By Carmen Romero
As a 20+ year resident of Arlington and an affordable housing developer, I am often asked by neighbors, “What does affordable housing mean?” often followed by, “How can we help?”
In stark terms, here’s an example of the “affordable”* housing situation. The average apartment rent in Arlington in 2018 was $1,918 per month.* Yet a minimum-wage working family would need to work 154 hours a week to rent a one-bedroom apartment in Arlington.
Many people in the private and public sectors are putting in the hard work to combat this situation. Unfortunately, we are falling short on own stated community goals of seeing 17% of our housing stock be affordable* by 2040. As of Fiscal Year 2018, we were closer to only 8.8% (or 10,200 units) of our 115,400 housing units being affordable.
So, to the question: how can “we” help? Arlington has the benefit of excellent planning, transportation, a supportive community, and economic prosperity that comes with being one of the nation’s top technology economies. If we harness innovation and hold ourselves accountable, we can pull the pieces together to make it happen.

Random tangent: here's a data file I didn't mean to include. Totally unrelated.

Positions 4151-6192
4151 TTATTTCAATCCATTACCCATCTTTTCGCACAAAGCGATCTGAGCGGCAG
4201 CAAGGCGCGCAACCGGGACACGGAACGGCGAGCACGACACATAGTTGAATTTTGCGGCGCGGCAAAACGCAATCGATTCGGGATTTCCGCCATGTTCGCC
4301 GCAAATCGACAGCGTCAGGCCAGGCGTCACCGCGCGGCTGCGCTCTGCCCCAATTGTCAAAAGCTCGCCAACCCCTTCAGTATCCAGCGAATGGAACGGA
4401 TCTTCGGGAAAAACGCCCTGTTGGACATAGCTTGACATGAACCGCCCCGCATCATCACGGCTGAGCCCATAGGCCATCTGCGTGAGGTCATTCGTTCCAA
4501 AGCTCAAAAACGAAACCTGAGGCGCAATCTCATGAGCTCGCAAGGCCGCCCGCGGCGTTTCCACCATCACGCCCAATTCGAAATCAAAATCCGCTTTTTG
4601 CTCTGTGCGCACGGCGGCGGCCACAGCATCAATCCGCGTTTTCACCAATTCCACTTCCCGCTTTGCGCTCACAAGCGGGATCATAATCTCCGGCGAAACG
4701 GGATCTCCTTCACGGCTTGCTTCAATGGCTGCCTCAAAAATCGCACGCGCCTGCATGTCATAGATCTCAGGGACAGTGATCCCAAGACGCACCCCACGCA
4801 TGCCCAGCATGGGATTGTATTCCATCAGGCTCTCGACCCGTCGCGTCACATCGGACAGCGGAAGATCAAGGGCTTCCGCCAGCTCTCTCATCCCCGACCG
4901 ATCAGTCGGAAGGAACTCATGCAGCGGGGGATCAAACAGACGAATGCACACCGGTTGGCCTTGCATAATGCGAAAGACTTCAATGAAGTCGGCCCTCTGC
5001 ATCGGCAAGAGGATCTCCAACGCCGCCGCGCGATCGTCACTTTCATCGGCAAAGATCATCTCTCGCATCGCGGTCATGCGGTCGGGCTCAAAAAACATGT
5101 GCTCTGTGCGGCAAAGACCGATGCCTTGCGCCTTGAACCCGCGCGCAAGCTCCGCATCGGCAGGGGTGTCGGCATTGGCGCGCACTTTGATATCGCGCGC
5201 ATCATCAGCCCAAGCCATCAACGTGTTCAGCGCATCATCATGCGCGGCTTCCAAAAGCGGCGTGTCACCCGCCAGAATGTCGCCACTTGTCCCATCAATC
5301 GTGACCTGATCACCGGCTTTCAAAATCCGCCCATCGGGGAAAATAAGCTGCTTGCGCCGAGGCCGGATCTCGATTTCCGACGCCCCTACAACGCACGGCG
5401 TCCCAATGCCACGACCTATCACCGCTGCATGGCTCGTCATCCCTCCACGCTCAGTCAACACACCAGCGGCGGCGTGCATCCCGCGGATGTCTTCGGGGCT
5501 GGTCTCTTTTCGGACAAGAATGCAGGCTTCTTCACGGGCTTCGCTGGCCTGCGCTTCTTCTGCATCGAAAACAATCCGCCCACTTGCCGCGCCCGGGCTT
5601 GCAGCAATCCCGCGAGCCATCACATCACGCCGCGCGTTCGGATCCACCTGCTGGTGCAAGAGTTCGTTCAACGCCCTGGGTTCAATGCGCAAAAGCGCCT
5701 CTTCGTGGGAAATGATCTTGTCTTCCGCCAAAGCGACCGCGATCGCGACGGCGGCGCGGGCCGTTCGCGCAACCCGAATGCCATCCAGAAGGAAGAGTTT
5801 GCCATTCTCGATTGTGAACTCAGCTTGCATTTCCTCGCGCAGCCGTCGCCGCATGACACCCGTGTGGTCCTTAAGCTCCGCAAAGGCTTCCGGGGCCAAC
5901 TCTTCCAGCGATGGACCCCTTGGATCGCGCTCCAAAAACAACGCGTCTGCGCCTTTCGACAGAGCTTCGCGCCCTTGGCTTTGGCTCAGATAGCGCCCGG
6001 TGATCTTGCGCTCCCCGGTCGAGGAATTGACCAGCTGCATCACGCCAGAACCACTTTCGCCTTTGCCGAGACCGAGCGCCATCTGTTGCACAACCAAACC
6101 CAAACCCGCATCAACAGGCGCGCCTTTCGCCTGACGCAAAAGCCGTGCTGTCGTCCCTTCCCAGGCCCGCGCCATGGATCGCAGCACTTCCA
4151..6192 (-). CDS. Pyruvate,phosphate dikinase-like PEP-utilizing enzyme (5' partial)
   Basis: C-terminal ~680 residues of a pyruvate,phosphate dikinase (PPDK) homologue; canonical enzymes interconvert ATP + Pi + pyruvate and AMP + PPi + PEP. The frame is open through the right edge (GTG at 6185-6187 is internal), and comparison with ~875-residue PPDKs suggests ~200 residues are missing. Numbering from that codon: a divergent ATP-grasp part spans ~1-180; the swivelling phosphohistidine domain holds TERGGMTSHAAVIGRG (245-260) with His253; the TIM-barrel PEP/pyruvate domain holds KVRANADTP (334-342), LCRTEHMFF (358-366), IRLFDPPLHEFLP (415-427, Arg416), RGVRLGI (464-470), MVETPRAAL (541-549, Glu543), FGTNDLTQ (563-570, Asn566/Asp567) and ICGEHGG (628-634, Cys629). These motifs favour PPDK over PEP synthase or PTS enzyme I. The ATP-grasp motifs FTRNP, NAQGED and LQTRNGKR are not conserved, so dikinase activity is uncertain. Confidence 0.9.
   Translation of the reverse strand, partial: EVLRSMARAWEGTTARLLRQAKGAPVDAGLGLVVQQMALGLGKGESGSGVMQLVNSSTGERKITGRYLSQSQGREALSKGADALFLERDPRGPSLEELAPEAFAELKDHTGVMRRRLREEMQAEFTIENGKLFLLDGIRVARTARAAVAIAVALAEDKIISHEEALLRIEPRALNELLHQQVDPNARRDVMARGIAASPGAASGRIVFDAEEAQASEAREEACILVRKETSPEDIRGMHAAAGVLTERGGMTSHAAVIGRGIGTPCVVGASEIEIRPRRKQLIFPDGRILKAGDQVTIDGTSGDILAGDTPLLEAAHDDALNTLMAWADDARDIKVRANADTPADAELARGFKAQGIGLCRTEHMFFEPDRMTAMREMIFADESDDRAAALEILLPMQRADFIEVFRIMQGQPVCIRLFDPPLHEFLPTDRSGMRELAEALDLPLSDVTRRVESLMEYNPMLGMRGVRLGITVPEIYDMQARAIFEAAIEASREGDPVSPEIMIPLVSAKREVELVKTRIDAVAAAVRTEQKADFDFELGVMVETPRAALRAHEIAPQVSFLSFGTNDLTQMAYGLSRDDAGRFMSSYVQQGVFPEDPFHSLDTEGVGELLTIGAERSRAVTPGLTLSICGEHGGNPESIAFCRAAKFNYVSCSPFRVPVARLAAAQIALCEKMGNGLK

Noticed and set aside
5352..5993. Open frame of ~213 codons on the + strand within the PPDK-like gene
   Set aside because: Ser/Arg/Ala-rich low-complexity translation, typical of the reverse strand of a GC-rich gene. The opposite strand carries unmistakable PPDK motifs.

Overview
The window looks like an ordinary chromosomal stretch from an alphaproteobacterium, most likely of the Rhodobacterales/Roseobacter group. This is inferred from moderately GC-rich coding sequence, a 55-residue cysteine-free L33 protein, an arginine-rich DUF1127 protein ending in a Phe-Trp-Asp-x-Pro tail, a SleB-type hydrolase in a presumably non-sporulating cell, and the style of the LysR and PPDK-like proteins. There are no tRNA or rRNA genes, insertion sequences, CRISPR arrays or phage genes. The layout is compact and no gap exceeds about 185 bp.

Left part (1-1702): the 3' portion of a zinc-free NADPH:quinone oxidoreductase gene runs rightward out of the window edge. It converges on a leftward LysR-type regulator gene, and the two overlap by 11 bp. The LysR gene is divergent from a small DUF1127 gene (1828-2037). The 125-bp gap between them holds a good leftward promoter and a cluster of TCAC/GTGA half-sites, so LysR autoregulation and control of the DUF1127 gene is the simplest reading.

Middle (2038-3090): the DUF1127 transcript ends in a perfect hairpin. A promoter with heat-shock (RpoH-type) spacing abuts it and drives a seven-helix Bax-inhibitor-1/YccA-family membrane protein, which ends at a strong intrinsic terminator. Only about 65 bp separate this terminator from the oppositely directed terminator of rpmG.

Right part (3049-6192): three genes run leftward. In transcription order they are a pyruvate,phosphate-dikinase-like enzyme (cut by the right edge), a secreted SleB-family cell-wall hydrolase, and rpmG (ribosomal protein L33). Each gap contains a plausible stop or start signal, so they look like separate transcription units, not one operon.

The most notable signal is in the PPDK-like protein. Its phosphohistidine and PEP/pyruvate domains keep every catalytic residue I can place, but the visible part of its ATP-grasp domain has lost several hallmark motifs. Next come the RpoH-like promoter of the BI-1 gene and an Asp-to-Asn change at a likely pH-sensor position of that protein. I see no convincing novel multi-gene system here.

What do bold steps and innovation look like?
- Approving a one-time bond issue. Bold financial commitments from the local and state level could help capitalize new solutions. We have a once-in-a-generation opportunity with the Amazon HQ2 economic engine to create new tools to promote large-scale preservation and new construction. Arlington could choose to fully capitalize our affordable housing plan through a one-time bond issuance supported by some of the economic growth anticipated from the arrival of HQ2. Local government could also reduce the development and operating costs for building affordable homes, including expediting zoning and permitting approvals, reducing real estate property taxes, and streamlining of site plan conditions.